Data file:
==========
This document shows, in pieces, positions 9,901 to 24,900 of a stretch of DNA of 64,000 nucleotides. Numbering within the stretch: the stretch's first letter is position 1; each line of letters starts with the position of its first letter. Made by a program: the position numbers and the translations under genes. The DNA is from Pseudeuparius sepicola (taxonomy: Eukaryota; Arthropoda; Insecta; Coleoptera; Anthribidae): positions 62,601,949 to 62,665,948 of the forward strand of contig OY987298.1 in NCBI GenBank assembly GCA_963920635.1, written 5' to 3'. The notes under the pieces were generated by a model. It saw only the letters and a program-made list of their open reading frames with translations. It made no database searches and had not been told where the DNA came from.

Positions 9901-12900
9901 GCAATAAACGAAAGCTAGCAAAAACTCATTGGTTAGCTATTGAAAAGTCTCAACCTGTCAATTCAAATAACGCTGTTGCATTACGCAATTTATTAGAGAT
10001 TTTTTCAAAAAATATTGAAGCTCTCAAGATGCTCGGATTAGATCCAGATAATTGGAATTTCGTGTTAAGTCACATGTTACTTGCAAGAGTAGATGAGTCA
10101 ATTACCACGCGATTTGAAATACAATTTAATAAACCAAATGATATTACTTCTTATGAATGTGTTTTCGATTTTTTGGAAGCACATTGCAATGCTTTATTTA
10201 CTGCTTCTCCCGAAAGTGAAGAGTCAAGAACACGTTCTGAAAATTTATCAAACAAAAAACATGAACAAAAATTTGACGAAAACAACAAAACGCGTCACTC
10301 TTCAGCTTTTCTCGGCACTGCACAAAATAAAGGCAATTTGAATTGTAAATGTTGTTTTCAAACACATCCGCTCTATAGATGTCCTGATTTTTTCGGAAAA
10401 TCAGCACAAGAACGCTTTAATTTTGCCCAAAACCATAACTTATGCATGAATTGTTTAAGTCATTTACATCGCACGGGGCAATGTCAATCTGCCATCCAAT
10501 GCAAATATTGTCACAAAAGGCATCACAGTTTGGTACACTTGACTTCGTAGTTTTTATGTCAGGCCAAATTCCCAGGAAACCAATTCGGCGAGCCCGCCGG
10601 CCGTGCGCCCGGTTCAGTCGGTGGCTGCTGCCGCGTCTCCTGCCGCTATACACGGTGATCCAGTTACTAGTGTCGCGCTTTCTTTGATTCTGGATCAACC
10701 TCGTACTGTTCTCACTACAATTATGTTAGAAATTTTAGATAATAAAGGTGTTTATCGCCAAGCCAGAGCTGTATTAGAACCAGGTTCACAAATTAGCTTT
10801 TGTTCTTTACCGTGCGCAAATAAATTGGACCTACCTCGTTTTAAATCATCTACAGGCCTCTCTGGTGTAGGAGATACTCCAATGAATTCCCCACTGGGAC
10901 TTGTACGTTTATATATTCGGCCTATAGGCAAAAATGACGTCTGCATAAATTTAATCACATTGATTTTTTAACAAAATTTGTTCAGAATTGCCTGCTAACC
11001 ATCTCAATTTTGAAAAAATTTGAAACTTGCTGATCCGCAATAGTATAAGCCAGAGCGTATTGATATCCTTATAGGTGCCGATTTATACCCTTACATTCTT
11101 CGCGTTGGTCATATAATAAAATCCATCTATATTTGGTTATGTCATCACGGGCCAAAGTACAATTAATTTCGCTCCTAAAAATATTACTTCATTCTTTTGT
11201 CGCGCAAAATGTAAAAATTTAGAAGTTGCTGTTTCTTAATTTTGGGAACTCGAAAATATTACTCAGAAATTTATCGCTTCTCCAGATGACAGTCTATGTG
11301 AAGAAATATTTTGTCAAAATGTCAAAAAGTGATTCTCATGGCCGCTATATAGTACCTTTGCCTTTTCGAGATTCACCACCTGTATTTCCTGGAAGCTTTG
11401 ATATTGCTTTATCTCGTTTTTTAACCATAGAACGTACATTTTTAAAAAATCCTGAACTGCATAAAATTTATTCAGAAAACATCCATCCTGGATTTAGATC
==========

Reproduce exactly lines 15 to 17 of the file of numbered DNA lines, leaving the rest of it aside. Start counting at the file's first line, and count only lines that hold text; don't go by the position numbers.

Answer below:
11101 CGCGTTGGTCATATAATAAAATCCATCTATATTTGGTTATGTCATCACGGGCCAAAGTACAATTAATTTCGCTCCTAAAAATATTACTTCATTCTTTTGT
11201 CGCGCAAAATGTAAAAATTTAGAAGTTGCTGTTTCTTAATTTTGGGAACTCGAAAATATTACTCAGAAATTTATCGCTTCTCCAGATGACAGTCTATGTG
11301 AAGAAATATTTTGTCAAAATGTCAAAAAGTGATTCTCATGGCCGCTATATAGTACCTTTGCCTTTTCGAGATTCACCACCTGTATTTCCTGGAAGCTTTG